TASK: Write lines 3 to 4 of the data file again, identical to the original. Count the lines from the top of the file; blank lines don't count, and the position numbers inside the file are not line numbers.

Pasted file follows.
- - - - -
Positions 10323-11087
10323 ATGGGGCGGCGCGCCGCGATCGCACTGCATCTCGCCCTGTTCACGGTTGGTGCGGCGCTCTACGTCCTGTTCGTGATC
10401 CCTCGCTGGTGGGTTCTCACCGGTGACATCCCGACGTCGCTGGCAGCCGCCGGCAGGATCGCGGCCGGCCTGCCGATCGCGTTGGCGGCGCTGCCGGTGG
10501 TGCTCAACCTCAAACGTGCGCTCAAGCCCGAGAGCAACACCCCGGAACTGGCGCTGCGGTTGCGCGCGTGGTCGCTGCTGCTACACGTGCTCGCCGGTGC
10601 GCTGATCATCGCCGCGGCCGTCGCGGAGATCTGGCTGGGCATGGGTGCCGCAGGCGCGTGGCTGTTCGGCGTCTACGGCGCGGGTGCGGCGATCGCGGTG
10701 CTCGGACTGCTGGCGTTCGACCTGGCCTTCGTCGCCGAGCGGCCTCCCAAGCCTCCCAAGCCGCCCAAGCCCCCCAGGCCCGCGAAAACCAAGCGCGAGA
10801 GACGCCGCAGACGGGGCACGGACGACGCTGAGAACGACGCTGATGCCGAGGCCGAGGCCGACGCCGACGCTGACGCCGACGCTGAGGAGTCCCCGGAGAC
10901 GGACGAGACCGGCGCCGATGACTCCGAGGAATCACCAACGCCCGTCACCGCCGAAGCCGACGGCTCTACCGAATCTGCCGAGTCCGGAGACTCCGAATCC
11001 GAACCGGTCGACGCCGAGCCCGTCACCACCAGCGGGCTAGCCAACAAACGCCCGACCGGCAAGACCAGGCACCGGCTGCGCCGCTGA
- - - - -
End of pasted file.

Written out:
10401 CCTCGCTGGTGGGTTCTCACCGGTGACATCCCGACGTCGCTGGCAGCCGCCGGCAGGATCGCGGCCGGCCTGCCGATCGCGTTGGCGGCGCTGCCGGTGG
10501 TGCTCAACCTCAAACGTGCGCTCAAGCCCGAGAGCAACACCCCGGAACTGGCGCTGCGGTTGCGCGCGTGGTCGCTGCTGCTACACGTGCTCGCCGGTGC